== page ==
This morning I remember my friend, Abuna Nasr. Fr. Constantine Nasr is a nineth generation minister. Born Palestinian in Jerusalem, he is the continuance of over 400 years of Christian ministers father to son in the Holy Land. He keeps the communion cup handed down father to son over those 400 years. That is generational living. That is the blessing of the father continuing and continuing.
As we mourn the disruption in the church at Oklahoma City this week with a “father in the faith” under public scrutiny and stepped out of ministry influence, I think of generational men like Dr. Herman Reece of CBMC and Tom Hill of Character First and Fr. Nasr of the Antiochan Orthodox and Dr. Frank Tunstall of the IPHC and Dr. Major Jemison of the Progressive Baptist convention. These men each have full right to speak into my life and they do just that. From the ecclesiastical, ecumenical, expressionist, evangelical and executive seats of influence they are nation changers and generation builders.
While soaking the wisdom of Abuna Nasr (Abuna is a special personal distinction and means spiritual father), he shared a generational blessing with me. He reached to his wedding ring and turned it on his finger. “Phil, when you are away from your wife, just do this and remember who you are.” He was challenging me to be a man of generations and stability and keep a long term view of faithfulness and covenant. Here is a tip handed down for generations father to son and now is my blessing. He’s right.
Tom looked at me recently and said, “Phil, you are not responsible for the results. You are responsible to do the right thing. Keep doing it.” Wise words from a generational man. He’s right.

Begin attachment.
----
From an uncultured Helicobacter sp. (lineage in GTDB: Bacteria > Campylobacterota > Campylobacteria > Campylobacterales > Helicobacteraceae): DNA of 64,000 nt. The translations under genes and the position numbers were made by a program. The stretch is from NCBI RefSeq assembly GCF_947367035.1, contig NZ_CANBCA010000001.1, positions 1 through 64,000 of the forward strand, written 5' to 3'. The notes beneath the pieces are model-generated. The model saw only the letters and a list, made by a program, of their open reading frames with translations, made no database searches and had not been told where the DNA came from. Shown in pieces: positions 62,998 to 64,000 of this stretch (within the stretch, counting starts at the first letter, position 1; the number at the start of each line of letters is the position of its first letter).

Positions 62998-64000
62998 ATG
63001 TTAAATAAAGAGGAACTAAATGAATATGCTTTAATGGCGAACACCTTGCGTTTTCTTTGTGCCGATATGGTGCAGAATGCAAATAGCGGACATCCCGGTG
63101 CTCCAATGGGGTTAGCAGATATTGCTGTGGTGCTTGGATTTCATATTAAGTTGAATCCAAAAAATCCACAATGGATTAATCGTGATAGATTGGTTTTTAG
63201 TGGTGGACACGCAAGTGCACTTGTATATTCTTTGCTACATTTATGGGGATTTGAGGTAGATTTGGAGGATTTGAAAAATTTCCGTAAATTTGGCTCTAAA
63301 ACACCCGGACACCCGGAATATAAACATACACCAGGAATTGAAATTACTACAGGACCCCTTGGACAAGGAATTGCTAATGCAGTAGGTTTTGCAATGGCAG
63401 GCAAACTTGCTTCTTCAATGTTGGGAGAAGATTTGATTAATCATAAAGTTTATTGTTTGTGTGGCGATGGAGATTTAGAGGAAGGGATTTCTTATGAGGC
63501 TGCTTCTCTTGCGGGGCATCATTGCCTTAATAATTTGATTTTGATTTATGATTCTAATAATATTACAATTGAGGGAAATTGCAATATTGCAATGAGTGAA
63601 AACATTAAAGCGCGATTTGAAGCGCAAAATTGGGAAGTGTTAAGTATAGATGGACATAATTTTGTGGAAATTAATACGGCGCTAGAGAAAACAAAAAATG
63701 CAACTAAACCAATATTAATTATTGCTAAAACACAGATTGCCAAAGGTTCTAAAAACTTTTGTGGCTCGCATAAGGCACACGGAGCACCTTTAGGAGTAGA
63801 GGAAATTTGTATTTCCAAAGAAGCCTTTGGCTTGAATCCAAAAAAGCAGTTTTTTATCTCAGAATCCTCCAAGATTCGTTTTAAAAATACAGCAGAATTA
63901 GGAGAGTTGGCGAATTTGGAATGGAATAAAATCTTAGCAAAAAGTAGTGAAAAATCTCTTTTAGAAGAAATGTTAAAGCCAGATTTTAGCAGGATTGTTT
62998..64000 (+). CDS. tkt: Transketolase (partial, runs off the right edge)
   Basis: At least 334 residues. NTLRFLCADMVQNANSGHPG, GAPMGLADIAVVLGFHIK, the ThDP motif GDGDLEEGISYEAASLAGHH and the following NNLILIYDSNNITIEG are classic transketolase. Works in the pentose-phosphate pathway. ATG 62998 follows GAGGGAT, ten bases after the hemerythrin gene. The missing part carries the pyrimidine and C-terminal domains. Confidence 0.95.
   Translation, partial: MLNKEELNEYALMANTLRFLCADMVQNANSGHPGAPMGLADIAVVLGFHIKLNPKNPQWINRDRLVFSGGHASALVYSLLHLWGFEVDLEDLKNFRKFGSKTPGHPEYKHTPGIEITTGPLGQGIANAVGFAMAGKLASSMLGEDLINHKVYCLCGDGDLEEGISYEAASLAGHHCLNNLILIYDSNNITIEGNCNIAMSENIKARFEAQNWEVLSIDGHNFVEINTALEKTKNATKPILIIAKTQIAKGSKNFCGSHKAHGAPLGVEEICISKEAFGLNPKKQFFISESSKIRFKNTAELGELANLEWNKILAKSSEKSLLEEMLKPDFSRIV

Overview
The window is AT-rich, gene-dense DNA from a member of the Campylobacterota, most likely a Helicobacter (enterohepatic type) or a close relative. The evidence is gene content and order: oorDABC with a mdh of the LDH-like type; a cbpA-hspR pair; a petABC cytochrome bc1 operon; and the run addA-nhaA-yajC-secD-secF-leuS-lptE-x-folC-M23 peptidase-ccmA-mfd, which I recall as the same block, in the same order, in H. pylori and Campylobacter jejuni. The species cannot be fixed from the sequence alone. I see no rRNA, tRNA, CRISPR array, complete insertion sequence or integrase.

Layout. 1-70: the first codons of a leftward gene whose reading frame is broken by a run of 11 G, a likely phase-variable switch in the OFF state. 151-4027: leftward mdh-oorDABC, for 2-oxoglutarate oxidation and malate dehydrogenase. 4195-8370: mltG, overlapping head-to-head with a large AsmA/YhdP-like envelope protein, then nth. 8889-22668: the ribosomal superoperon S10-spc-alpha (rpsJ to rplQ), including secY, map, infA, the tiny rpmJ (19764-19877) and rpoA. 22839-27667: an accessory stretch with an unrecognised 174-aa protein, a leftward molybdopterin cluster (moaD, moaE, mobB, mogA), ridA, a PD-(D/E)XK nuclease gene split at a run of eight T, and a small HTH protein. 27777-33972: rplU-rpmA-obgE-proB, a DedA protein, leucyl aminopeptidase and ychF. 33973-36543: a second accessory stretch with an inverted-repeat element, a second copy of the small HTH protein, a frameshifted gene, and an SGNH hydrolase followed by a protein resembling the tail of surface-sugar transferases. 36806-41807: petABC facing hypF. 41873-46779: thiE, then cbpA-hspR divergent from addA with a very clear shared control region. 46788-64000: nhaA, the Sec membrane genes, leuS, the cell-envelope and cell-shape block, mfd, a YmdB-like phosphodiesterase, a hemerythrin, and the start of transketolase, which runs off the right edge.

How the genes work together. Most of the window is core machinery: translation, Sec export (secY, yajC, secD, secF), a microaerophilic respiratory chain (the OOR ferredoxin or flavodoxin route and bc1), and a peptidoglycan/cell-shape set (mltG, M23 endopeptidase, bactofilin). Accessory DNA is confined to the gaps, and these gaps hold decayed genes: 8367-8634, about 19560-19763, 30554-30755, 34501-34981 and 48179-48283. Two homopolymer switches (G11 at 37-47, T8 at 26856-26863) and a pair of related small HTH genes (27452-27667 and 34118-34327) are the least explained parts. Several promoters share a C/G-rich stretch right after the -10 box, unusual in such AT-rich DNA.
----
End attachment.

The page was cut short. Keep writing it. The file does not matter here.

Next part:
This morning Ed Zielinski, county attorney in Cooke County, Texas, turned to me in conversation. Sitting at a chamber of commerce breakfast, we were talking about some young men on probation who have trouble thinking a clear thought. Fatherless and a life of drugs and crime and their minds just don’t work clearly. And yet another man, who spent 30 years in prison, who is now working to live a good life. Ed admonished me, “Phil, God designed you to help these men think through this.” He’s right.
It is good to be surrounded by generational men, who meditate in the word of God day and night, who do not sit in the seat of the scornful, and who work on growing forests instead of flowers. It is easy to grow a temporary garden of flowers that fade in a few days after blooming. It is tough to grow a forest of trees that will stand 400 years. Fathers grow forests.